When World War II concluded, civilians wanted Jeeps, so Willys made the CJ-2A and then the CJ-3A. As the conflict in Korea started to heat up, Willys saw the writing on the wall and started creating a military model based on the CJ-3A. The model was equipped to ford bodies of water better, more changes included the addition of larger headlights, a one piece windshield with conventional windshield wipers, and tougher rear axle. The result was the M38.
The electrical system was upgraded to a 24 volt system which required dual 12 volt batteries connected in series. Its ignition and electrical systems were waterproof; a handy feature in rainy environments and where deep river fording was necessary.
The military made many modifications to the Jeep M38 to help with different duties during the war. Some were outfitted with Ramsey winches to help with recoveries. A small number were modified with attachments like blades controlled by hydraulics, which were used for leveling and dozing the earth. Some were even modified to cross deep water, which included snorkels. For the harsh winters in Korea, the military crafted metal enclosures and a hard top, protecting the occupants from the elements.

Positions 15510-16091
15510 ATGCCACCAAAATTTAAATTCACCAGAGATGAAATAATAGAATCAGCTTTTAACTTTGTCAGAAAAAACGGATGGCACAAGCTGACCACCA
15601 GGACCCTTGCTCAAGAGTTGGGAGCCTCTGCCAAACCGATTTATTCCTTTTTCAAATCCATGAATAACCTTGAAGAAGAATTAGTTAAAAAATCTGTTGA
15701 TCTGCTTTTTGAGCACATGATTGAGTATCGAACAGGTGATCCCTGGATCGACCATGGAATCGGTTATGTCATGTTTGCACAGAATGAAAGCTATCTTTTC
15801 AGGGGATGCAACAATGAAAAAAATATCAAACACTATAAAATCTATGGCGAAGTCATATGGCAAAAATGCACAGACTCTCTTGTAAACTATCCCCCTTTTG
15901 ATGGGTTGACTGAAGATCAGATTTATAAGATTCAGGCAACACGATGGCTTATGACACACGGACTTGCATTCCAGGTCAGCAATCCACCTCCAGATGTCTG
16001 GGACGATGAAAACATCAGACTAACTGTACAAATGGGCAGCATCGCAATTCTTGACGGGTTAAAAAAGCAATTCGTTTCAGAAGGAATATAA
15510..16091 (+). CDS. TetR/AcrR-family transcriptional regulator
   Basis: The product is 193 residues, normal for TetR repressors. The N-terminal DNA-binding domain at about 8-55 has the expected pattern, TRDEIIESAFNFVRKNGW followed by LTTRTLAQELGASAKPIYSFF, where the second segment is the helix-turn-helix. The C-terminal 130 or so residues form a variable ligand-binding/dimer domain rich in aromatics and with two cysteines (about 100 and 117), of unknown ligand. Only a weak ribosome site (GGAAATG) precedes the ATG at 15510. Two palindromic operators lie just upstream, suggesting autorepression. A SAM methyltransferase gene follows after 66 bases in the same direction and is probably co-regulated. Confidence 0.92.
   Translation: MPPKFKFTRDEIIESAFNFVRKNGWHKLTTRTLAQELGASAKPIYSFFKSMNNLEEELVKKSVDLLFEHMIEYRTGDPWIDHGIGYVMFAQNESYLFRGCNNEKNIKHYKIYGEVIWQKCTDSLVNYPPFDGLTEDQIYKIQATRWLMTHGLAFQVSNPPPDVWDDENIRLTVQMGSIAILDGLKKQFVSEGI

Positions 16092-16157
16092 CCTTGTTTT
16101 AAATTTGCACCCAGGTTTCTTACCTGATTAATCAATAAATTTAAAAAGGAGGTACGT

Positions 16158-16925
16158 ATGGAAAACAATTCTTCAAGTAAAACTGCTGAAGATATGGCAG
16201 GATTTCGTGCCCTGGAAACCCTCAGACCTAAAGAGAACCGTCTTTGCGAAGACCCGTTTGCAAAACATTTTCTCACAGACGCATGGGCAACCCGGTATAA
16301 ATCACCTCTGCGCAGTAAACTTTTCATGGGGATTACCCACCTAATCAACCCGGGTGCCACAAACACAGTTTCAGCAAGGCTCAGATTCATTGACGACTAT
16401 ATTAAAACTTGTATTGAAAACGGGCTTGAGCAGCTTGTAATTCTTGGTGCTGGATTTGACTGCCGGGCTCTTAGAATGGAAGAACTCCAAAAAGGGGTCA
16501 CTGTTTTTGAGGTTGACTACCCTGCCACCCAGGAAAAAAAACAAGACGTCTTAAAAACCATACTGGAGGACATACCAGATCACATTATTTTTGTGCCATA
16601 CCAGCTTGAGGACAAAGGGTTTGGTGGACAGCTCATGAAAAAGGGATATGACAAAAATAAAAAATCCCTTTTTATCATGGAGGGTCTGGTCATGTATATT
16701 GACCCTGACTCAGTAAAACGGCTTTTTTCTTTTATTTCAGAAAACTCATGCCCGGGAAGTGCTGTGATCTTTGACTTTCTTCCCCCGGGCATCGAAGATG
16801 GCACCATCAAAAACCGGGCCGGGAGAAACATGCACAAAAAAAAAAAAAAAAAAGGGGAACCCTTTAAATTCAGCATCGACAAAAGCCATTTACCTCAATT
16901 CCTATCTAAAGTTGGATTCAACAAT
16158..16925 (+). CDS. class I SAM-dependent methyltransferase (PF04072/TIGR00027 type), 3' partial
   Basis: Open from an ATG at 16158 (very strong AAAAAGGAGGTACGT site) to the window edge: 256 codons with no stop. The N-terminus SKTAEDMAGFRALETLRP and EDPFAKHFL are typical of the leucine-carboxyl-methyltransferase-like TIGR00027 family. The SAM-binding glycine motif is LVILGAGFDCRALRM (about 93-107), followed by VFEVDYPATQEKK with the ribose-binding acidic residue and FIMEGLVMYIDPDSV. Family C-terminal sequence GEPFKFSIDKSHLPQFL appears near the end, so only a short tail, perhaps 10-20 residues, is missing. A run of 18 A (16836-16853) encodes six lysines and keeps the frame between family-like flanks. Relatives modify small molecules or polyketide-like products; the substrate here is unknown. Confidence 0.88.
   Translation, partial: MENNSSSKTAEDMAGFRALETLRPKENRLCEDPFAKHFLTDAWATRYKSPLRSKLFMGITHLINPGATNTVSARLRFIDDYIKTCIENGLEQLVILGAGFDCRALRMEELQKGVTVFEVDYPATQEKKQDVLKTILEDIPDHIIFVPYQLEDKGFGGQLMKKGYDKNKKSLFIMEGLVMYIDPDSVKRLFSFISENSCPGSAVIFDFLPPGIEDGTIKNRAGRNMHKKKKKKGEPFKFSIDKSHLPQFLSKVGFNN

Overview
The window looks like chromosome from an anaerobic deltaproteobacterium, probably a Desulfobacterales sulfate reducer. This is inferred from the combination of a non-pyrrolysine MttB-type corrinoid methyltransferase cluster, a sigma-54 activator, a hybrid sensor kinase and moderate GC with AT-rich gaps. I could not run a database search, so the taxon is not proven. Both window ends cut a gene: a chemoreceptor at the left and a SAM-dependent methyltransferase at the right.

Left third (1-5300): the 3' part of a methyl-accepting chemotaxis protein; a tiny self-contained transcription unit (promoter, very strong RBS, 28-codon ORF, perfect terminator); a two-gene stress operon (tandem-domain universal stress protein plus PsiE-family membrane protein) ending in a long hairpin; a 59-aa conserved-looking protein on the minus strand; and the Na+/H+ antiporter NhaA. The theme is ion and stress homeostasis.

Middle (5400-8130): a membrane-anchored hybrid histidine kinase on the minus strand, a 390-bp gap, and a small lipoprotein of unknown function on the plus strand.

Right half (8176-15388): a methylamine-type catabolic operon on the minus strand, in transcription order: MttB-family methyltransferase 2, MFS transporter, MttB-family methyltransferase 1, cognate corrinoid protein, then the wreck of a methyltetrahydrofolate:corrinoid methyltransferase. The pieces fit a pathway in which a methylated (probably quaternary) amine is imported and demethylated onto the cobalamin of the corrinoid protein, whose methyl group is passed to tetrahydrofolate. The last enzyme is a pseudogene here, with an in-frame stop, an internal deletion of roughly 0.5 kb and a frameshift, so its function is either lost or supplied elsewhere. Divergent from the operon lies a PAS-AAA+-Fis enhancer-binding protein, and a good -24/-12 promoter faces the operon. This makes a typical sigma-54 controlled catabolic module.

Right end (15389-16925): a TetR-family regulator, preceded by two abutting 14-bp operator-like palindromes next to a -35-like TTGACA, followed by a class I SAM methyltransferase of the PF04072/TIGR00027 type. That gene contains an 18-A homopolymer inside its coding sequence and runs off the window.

In 1952, Willys wrapped up production of the M38. Even though the results of the Korean War were mixed, the Jeep once again was lauded as being indispensable in the military effort, only endearing it more to the American public. After that, the M38-A1 became the new military Jeep. The M38A1 was manufactured by Willys where it was known as the Model MD.
The M38 jeeps that were built for the U.S. Army (and used by all the armed services) are very popular with collectors due to their reasonable size, ready availability of parts, and great off-road capabilities.
Willys produced about 45,500 of the M38 jeeps from September 1950 through July 1952.
The Willys M38A1 was built from 1952 until 1957 for the U.S. military forces and from 1958 until 1971 for export to foreign governments.